Her need to be valued and to contribute, combined with her work ethic, her need for job satisfaction and independence led to her dwell on her predicament; thinking was something she had plenty of time to do now she had little work to do, trapped and imprisoned by her symptoms. She started to think about how hard she'd worked for such a long time under difficult circumstances. She thought of all the sacrifices she’d made for them and how this stress had contributed to her condition. She thought of all the times her willingness to “go the extra mile” had been assumed, hoe she'd postponed holidays, allowed people to call her when she was on annual leave, worked evenings and week ends, and so the resentment built.
I asked her some more in depth questions to test my theories that some of her emotions were linked to her symptoms. We demonstrated to our satisfaction that certain feelings exacerbated her symptoms. These included: feelings of not being valuable, and that she was not valued, feelings of victim-hood, expecting bad things to happen to her, and the threat of losing her independence. There were a number of other relevant issues, but these are sufficient to demonstrate the point.
Afterwards I asked her a question:
What is it that you hope to achieve from this legal action?
Emma’s demure, expression cracked instantly as she realised in an instant the truth she’d been denying; that this new “project” she had embarked on, of suing her company would never give her what she was looking for.
As I asked, and she answered more questions she realised that she was looking for engagement in something that was valuable, something that would give her satisfaction and recognition. She wanted to retain her status and independence and respect. Most of all she was angry: She wanted to blame them for her Crohn’s. In reality she knew that Crohn's wasn’t their fault. She realised that a lot of her stress had been of her own making by not setting boundaries and by not discouraging people to rely on her too much.
On the face of it, suing the company would give her a lot of what she wanted. What it wouldn’t give her was a future. Pursuing this action was cementing the problems of her past into the present and inevitably, her future: By blaming the company for her condition, she could deny to herself that there was anything she needed to change; instead she was reinforcing her issues into her identity. Even from her experience of preparing the legal action, she realised that dwelling on these events was feeding her issues and worsening her symptoms.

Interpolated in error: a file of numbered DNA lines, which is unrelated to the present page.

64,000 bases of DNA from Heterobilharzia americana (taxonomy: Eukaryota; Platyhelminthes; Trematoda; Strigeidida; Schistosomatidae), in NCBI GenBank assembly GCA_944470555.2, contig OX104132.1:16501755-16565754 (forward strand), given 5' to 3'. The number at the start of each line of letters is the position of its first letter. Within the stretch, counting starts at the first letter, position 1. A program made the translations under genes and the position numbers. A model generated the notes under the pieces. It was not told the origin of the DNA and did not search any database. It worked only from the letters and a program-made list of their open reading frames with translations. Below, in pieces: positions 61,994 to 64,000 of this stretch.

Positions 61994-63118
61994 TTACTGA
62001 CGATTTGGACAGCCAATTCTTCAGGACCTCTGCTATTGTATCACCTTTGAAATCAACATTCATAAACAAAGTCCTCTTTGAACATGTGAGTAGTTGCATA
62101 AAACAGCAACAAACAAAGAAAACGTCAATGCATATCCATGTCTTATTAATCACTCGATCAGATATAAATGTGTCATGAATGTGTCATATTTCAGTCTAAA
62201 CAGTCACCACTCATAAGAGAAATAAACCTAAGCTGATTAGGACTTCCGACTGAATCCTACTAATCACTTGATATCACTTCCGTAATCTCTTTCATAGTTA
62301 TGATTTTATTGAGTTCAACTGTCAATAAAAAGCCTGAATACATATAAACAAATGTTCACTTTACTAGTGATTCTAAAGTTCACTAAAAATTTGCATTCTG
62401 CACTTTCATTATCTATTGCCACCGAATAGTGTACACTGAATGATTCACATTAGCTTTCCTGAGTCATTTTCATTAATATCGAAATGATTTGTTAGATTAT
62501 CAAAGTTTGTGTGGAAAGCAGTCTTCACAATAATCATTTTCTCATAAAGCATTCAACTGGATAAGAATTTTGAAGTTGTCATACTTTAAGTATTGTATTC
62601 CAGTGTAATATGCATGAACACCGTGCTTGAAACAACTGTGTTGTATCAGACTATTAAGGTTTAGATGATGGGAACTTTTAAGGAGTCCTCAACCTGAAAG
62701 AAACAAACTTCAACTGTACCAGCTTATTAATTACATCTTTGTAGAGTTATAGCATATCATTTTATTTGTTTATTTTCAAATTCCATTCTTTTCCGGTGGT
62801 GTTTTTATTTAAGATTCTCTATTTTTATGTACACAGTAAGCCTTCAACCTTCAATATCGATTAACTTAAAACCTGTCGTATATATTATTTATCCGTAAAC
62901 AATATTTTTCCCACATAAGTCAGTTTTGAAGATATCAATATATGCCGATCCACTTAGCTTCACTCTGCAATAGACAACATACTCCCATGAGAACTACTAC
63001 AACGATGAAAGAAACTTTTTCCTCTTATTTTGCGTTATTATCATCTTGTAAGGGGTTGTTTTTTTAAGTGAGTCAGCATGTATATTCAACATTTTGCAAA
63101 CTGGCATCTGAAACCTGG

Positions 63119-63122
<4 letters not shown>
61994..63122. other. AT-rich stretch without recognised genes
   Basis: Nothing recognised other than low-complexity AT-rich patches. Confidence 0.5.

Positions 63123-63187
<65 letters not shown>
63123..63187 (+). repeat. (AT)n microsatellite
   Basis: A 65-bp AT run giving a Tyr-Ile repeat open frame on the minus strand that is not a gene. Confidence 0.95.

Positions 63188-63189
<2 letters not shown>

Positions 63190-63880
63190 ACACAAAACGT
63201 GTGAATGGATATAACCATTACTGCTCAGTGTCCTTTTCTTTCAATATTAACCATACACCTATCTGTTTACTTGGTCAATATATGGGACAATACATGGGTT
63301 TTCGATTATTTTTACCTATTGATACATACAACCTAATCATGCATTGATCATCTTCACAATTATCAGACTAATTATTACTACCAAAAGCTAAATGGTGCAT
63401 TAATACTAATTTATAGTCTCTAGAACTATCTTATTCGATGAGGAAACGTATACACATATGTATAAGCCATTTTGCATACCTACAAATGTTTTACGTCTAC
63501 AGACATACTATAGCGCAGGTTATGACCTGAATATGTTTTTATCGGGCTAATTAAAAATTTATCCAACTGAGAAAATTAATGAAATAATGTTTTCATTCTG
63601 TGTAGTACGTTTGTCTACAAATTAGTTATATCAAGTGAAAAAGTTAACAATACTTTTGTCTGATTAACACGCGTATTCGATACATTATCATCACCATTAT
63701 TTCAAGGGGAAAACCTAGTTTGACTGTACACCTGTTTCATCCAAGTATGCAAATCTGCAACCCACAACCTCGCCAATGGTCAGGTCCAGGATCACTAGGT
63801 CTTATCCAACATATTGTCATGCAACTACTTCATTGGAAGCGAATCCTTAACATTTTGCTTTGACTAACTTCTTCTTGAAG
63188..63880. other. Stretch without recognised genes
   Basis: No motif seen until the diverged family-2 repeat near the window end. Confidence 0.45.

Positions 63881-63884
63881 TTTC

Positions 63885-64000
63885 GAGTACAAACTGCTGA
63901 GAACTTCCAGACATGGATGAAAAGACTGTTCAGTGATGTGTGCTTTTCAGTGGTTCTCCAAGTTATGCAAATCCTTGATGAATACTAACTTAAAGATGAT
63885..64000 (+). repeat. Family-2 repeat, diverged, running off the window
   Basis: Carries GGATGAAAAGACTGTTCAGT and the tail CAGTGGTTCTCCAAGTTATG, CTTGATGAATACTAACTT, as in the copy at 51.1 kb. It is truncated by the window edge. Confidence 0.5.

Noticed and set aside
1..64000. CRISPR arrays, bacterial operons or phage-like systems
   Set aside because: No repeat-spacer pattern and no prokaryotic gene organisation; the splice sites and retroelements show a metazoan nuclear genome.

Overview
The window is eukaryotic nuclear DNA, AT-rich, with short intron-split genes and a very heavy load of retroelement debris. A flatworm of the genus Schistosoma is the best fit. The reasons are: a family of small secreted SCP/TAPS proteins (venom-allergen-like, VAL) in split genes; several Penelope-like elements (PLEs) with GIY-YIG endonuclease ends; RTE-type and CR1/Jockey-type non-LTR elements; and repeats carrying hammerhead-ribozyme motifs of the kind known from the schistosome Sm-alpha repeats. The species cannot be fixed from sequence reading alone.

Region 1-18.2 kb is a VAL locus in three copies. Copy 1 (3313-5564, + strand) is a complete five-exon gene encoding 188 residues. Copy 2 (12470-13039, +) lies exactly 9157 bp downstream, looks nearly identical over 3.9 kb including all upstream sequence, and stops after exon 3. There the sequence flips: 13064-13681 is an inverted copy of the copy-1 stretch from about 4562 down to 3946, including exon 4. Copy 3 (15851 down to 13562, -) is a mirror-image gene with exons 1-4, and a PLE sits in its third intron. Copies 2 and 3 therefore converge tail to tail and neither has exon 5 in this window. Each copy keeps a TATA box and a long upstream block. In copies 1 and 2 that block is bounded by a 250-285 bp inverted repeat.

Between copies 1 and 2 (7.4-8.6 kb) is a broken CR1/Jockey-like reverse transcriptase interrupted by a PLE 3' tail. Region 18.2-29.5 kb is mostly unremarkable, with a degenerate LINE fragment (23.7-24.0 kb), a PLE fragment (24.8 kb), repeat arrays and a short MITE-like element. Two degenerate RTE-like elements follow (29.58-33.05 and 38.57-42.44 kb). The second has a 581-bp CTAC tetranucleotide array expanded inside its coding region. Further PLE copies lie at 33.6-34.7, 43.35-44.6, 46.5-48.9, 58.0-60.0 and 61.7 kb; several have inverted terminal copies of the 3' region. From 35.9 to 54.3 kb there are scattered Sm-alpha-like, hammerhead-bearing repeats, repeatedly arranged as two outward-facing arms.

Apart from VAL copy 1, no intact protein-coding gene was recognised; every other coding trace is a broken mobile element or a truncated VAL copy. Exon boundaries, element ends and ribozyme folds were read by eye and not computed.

I asked her, “What other options was she closing down by expending energy on this legal case?” Speaking from the new awareness she had awakened, Emma was easily able to list many positive, forward looking options, choices that would nurture her rather than contribute to her symptoms.
After our initial session she felt able to discuss with her boss her plan to return back to fitness.
I did agree to take Emma on as a client. We were able to design a program that would follow up on the indicators we picked up on the testing and achieve what she wanted.
She was a quick learner. After three weeks of her program she was back to work full time. Her boss and colleagues were very pleased to have her back. One of the assignments from her program was to negotiate ground rules with her colleagues and set boundaries that meant everyone respected her time more, especially, Emma herself.
Later, Emma heard accidentally from her boss’s P.A. that whilst she was off sick, her boss had reallocated her work to help her recover faster (as you probably realised). He had called Emma as seldom as possible because, "...for Emma to be off sick she must be too unwell to be disturbed!" Emma's boss and colleagues valued her for herself as much as they did for her work. She realised this now and she felt valued for herself.
With her attention focused on her fears, resentment and blame, Emma had mis-assumed her boss’s motives for reallocating the work and not calling her. She hadn’t called him to discuss it with him as she couldn’t face the inevitable doomsday outcome she’d extrapolated – an outcome that ended with demotion and losing her job. “A, B,….. therefore Z”. Q.E.D.
If there are areas in your life where you are getting results that you don’t like, you might like to check your emotional area of focus and ask yourself, “What options are you excluding?”